Payments expert John Curtis shows his smartphone as an example of what will be the most popular method to make payments "within 10 years," he said at the CUNA/NASCUS Bank Secrecy Act Conference. (CUNA Photo)

BSA Conference: Prepaid cards, mobile wallet use growing fast

November 18, 2015

FORT LAUDERDALE, Fla. (11/18/15)--Within 10 years, smartphones will be the “chosen payment mechanism,” John Curtis told attendees at the CUNA/National Association of State Credit Union Supervisors Bank Secrecy Act Conference Tuesday. Curtis, the senior vice president of education and training for the Western Payments Alliance, shared with attendees the changing payment trends of millennials.

A 2013 Federal Reserve Payments Study tracked payments trends from 2009 to 2012. While the usage of checks declined 9.8% over that time period, credit card usage rose 6.8%, debit card usage rose 7.7% and prepaid cards rose a dramatic 33.9%.

“During the recession, people went away from using credit cards, were worried about racking up more debt, and they started saying, ‘I’ll save up and pay with a debit card,’” Curtis said. “And now prepaid cards are becoming the most popular negotiable instrument, they’re starting to replace checking accounts...They can be purchased almost anywhere, and they can easily be reloaded, and no reporting is required. They’re the payment choice for anonymity; nothing links your name to this payment.”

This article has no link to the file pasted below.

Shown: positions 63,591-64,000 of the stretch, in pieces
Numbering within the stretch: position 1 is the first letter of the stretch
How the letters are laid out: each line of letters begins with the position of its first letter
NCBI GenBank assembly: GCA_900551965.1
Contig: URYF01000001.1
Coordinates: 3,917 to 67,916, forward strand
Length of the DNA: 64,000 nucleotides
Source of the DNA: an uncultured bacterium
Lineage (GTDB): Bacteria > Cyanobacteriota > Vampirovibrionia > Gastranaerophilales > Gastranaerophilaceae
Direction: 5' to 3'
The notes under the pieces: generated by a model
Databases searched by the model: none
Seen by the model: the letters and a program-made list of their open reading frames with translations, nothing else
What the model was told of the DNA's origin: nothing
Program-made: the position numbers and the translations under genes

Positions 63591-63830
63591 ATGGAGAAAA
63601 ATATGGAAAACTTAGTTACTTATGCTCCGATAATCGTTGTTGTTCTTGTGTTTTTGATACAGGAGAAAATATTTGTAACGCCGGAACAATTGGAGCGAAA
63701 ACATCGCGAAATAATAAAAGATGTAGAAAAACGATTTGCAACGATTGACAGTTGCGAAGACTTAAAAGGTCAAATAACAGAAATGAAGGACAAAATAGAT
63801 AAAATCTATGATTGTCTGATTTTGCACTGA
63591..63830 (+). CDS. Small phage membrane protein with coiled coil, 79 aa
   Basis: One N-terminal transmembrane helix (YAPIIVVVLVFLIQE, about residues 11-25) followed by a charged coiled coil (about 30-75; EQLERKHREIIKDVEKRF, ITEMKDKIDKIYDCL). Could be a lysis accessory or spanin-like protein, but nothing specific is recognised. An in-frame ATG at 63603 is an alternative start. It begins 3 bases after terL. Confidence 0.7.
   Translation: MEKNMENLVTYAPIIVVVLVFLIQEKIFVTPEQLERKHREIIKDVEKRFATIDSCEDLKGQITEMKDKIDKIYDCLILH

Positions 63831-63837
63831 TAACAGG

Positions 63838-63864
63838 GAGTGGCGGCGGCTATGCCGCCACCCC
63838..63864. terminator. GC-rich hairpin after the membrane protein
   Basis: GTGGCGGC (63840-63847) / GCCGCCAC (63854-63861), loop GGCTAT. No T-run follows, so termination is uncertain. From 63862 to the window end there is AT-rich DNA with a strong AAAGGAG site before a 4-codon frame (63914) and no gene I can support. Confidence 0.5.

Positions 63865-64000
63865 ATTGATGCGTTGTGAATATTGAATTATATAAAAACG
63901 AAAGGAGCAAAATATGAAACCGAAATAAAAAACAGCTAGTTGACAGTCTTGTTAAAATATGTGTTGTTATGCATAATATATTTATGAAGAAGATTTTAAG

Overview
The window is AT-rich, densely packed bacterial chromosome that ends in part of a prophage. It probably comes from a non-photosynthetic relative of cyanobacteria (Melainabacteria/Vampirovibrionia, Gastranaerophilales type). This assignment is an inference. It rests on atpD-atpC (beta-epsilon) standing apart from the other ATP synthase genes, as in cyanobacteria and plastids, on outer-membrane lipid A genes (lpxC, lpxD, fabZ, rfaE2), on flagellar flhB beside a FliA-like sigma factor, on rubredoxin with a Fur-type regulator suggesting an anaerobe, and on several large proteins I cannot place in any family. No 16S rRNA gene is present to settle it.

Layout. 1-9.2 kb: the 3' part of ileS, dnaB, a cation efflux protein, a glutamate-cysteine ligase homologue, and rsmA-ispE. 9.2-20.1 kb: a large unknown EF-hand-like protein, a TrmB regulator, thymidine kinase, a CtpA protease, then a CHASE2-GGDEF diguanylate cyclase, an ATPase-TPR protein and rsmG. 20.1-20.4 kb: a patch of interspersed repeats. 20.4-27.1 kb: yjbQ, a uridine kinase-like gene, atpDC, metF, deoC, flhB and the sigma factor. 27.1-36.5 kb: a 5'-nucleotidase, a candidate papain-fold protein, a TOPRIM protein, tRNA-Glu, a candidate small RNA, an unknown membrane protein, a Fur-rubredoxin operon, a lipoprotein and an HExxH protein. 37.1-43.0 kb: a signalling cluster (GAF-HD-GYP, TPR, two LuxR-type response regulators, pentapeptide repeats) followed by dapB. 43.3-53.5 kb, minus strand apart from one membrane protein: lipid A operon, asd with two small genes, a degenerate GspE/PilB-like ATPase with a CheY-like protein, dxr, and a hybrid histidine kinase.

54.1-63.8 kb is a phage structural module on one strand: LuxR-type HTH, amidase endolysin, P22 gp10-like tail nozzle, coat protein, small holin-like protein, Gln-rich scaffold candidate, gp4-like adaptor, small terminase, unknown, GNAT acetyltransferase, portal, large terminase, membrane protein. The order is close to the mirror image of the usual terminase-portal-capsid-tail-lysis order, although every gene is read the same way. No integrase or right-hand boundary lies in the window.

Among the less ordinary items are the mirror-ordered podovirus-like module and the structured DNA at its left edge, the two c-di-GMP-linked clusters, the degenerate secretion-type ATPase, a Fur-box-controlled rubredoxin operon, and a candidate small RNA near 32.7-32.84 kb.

For credit unions interested in offering prepaid cards, Curtis said they should first look at guidance on the topic released by the Federal Financial Institutions Examination Council.

He also urged credit unions to do their due diligence when it comes to prepaid card vendors, as well as conducting a risk assessment on the product, and consider limits on both value and volume of usage.

For vendors, Curtis recommends credit unions:

  • Review the vendor’s Bank Secrecy Act/Anti-money Laundering (BSA/AML) compliance program, and document the vendor’s BSA/AML monitoring capabilities;
  • Document the roles the vendors takes in maintaining confidentiality of member data and ensuring necessary access to information;
  • Include in any agreement right to audit vendor performance;
  • Get a clear understanding of vendor's compliance culture; and
  • Find out who else is using those products, including if it can be used, and if it is being used internationally.

Other growing payment methods Curtis discussed included:

  • Mobile payment (such as Apple Pay or Google Wallet), which use tokenization to create a one-time payment code;
  • Remote deposit capture;
  • Digital currency (see Thursday’s News Now for coverage of a presentation on Bitcoin during the conference); and
  • Person-to-person transfers, the sending of funds using text messages or e-mails.

(Editor’s note: For more coverage of CUNA’s BSA Compliance Conference, see the following stories in today’s issue: BSA Conference: Trafficking survivor hails compliance staff ‘crime fighters;’ BSA Conference: Serving cash-intensive biz means more due diligence; BSA Conference: Gold, virtual currency, nonprofit abuse trending worldwide.)